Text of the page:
Rembrandt's House

(Literary Masterpieces, Volume 17)

A nineteenth century critic once said that we need only pronounce Rembrandt’s name and we say the word “Art.” This observation might strike the modern critic as somewhat dramatic, but recent events in the art world continue to confirm the Dutch painter’s lofty reputation. His paintings remain among the most prized objects in museum collections, one Rembrandt recently selling for millions of dollars on the open market. And there is an excellent chance that those unacquainted with the visual arts will recognize his name before that of any other painter, ancient or modern.

This famous artist and the age he served are the subjects of Anthony Bailey’s affectionate biography. In addition, Bailey also leads the reader on a conducted tour of Amsterdam, Rembrandt’s adopted city and the center of Dutch seventeenth century trade.

Rembrandt Harmenszoon van Rijn was not a native of Amsterdam but was born and trained as a painter in Leiden. He did not move to Amsterdam until he was twenty-two; and when he did, the motive was strictly mercenary. Amsterdam was a growing city—rich and powerful—with a reputation for good taste in art and architecture. Indeed, it was said that Amsterdam, the center of Northern European commerce, was in love with art, that its rich patrons, with their weakness for family portraits, could not get enough of it. The city appeared to be an excellent market for Rembrandt’s talents. He had already distinguished himself in Leiden and had developed a reputation to precede him. In 1631 he left for Amsterdam, formed a business connection with Hendrik van Vylenburgh (later to be his father-in-law), and began his conquest of Amsterdam’s patrons. Eight years later, with his wife Saskia van Vylenburgh at his side, he purchased a house in the Joden-Breestraat, Number 14, where he spent the next twenty years of his life.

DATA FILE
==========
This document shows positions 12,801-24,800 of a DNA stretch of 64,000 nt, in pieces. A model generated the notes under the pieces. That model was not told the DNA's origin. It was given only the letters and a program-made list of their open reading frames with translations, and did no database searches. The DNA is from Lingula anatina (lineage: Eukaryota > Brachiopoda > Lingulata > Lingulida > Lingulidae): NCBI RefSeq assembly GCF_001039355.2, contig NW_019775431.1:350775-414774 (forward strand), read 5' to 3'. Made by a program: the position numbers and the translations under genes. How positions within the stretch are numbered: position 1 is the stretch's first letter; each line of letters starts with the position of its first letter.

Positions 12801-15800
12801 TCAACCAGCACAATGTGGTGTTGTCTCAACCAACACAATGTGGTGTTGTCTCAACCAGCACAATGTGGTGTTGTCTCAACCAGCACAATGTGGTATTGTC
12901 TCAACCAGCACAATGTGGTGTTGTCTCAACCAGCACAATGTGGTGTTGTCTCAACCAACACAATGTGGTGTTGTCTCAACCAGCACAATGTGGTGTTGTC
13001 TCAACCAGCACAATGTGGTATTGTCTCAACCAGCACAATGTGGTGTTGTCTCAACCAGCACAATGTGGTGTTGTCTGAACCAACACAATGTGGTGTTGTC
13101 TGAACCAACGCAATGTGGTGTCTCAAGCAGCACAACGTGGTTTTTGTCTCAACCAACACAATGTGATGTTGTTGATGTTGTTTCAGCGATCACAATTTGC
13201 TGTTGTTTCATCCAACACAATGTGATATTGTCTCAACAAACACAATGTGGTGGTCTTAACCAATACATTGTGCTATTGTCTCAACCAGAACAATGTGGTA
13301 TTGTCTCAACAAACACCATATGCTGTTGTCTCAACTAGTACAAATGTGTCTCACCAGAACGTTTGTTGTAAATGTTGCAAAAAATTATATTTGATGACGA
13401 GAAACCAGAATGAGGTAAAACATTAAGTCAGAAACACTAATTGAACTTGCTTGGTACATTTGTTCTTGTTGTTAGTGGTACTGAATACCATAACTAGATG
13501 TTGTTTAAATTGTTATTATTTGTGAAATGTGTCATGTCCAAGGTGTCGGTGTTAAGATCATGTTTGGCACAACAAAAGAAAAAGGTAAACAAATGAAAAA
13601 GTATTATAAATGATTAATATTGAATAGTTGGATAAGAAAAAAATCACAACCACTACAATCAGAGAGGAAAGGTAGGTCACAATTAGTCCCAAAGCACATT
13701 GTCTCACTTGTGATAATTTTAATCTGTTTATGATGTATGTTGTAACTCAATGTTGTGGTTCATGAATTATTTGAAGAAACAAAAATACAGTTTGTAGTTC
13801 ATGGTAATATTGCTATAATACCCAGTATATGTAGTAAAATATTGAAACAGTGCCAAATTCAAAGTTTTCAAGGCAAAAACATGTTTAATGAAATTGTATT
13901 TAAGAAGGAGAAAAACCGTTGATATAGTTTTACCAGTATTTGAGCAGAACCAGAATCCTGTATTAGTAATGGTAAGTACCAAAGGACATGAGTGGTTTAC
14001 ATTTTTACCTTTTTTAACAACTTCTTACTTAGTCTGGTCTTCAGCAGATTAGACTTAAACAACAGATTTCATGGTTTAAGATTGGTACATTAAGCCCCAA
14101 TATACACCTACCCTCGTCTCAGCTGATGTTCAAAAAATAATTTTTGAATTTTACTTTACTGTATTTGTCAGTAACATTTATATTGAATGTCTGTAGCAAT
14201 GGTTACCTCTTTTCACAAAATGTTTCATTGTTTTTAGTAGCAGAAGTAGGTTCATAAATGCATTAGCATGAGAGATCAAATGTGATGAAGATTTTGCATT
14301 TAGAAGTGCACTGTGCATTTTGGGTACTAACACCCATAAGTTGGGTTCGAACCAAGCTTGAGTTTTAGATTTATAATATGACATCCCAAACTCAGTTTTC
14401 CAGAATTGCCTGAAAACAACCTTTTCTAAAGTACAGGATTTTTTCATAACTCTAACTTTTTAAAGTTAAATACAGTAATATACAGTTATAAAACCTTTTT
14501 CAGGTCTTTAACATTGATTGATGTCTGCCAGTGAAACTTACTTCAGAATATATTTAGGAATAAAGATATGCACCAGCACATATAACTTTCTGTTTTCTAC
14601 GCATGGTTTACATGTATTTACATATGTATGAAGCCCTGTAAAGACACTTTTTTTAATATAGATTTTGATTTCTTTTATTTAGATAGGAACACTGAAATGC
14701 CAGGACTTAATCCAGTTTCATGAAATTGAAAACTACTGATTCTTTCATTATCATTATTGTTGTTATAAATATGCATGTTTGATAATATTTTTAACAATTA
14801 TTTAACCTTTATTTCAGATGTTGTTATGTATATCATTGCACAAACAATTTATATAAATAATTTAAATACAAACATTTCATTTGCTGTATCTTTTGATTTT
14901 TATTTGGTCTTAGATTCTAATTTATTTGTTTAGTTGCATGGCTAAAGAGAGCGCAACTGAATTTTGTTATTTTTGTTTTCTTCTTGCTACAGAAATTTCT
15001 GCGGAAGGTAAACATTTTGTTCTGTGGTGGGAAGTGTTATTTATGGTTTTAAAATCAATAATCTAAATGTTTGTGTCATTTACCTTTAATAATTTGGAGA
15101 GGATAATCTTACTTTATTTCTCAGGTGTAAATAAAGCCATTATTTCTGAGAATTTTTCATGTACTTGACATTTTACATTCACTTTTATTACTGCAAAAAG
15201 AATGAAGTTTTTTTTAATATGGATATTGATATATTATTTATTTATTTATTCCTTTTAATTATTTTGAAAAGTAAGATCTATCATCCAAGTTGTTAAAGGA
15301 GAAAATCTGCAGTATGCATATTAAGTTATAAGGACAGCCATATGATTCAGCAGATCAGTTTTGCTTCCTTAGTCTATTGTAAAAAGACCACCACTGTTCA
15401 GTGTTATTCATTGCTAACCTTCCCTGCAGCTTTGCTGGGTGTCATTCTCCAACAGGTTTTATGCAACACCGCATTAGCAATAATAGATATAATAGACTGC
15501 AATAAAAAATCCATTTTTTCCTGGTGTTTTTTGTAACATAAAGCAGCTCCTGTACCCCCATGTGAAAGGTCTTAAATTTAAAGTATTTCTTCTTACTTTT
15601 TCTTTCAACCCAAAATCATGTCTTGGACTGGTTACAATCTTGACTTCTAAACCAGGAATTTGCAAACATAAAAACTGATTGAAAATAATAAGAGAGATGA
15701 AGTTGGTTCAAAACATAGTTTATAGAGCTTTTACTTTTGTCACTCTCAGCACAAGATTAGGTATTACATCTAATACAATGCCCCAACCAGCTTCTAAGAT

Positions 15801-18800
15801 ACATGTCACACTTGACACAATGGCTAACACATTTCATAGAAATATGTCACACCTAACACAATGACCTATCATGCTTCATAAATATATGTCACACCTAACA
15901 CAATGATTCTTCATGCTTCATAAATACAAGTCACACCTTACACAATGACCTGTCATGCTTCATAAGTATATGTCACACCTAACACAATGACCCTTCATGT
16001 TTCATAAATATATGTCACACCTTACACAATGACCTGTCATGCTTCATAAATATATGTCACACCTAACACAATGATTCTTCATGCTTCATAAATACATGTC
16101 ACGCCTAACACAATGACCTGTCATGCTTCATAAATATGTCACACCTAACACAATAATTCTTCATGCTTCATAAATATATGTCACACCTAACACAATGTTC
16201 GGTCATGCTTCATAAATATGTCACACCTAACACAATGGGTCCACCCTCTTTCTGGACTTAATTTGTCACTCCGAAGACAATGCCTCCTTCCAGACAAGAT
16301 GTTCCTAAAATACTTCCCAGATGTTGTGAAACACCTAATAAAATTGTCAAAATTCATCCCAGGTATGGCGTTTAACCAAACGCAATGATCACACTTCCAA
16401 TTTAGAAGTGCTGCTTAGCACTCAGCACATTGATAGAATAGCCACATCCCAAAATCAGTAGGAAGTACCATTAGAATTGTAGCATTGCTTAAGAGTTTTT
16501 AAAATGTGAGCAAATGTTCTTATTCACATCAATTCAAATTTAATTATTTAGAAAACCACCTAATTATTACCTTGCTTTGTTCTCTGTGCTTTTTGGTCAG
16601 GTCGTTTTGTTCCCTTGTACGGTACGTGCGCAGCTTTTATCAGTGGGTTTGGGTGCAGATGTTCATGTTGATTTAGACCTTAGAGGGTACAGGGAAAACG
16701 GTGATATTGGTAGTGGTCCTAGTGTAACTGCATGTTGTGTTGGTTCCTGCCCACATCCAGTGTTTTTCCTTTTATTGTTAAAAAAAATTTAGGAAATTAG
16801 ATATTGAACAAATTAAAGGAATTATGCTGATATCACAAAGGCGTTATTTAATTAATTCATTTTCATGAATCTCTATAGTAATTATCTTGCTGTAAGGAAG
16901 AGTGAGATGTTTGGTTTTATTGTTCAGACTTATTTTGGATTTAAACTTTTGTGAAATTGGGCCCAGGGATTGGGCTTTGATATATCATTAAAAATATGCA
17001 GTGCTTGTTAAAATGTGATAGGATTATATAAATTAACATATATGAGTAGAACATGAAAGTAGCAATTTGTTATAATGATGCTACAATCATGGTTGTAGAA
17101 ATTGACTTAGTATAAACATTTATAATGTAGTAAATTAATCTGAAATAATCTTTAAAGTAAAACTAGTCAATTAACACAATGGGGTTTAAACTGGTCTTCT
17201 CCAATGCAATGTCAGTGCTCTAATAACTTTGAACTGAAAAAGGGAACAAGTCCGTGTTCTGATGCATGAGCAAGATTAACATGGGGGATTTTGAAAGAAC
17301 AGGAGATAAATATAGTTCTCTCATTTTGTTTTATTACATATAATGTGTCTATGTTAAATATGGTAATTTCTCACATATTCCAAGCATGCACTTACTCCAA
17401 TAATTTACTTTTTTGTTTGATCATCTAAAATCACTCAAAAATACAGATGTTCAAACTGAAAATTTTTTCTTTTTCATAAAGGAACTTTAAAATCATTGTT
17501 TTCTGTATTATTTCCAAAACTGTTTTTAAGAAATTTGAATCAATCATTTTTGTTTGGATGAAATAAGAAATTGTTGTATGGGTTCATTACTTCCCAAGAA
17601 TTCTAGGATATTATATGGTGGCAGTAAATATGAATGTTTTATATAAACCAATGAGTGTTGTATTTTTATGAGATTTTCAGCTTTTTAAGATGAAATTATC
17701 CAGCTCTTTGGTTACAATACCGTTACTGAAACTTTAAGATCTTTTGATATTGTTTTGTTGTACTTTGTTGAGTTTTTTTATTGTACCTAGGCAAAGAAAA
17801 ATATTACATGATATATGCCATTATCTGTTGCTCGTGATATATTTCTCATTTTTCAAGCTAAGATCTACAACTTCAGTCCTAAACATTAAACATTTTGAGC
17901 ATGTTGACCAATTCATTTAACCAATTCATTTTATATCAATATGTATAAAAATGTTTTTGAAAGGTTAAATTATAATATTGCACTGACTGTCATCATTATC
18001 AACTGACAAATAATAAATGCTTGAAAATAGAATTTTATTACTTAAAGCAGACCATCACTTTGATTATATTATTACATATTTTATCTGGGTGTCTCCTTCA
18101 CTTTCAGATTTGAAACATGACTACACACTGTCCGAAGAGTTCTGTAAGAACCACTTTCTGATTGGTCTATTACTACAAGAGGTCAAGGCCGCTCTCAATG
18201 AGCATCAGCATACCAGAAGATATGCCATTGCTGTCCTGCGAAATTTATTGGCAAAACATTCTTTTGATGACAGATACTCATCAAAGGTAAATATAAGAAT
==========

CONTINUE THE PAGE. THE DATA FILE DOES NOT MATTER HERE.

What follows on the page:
The work he completed while residing there was well received, and Rembrandt found himself professionally successful. His paintings were in great demand, he moved easily within Amsterdam’s wealthy circles, and numerous students paid handsomely to study under his direction. By 1641 his reputation was well established in the city; equally important was the critical attention being paid to his work outside of Amsterdam.

There are a number of features which help distinguish Rembrandt’s paintings during the first period of mature activity. For example, many of these early works are exuberant, sensuous, and opulent in their treatment of subjects and themes. There is what some critics call a kind of Baroque grandeur, a powerful hint of Rubens’ influence. In a way, the richness of his work reflected the great wealth of the city and his own patrons. Among his subjects during this period of prosperity were single and group portraits, biblical and mythological figures, and his celebrated experiments in landscape. Oddly enough, he spent less time painting landscapes—the most popular form in Dutch art during the seventeenth century—than any other subject. His real interest remained people,...

(The entire section is 1254 words.)


(Literary Masterpieces, Volume 17)

Atlantic. CCXLII, August, 1978, p. 85.

Christian Science Monitor. LXX, October 18, 1978, p. 18.

Observer. November 12, 1978, p. 35.